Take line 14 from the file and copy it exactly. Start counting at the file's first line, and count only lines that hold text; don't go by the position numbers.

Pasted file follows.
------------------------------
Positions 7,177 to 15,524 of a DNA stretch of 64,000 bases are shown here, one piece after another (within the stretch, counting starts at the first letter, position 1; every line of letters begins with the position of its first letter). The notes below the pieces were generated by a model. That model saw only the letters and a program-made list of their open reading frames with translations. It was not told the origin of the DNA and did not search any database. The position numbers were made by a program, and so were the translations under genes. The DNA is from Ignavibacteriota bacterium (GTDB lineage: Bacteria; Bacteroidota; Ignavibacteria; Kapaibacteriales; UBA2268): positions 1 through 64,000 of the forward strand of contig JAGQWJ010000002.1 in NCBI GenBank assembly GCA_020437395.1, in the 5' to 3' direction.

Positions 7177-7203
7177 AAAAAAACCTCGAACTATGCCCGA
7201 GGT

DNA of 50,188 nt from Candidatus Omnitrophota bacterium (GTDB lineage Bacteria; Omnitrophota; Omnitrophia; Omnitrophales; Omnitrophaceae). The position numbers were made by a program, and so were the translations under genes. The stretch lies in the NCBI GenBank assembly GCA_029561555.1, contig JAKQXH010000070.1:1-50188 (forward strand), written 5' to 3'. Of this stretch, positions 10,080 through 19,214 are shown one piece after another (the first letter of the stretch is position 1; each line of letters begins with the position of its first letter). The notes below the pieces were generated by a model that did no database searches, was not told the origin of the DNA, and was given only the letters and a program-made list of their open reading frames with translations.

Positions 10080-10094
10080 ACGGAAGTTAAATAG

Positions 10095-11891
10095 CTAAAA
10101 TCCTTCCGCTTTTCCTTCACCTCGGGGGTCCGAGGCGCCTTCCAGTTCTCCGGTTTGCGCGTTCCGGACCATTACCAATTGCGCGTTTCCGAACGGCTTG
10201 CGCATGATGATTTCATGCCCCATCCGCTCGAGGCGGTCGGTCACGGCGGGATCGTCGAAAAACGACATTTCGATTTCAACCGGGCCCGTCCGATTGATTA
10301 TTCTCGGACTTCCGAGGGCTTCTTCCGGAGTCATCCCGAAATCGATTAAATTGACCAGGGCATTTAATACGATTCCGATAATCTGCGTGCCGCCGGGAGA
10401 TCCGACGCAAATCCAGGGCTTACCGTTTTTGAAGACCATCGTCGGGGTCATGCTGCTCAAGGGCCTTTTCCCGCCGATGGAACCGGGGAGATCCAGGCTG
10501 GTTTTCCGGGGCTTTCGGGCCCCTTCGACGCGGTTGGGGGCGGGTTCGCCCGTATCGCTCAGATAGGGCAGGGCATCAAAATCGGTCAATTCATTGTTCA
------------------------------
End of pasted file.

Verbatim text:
10501 GTTTTCCGGGGCTTTCGGGCCCCTTCGACGCGGTTGGGGGCGGGTTCGCCCGTATCGCTCAGATAGGGCAGGGCATCAAAATCGGTCAATTCATTGTTCA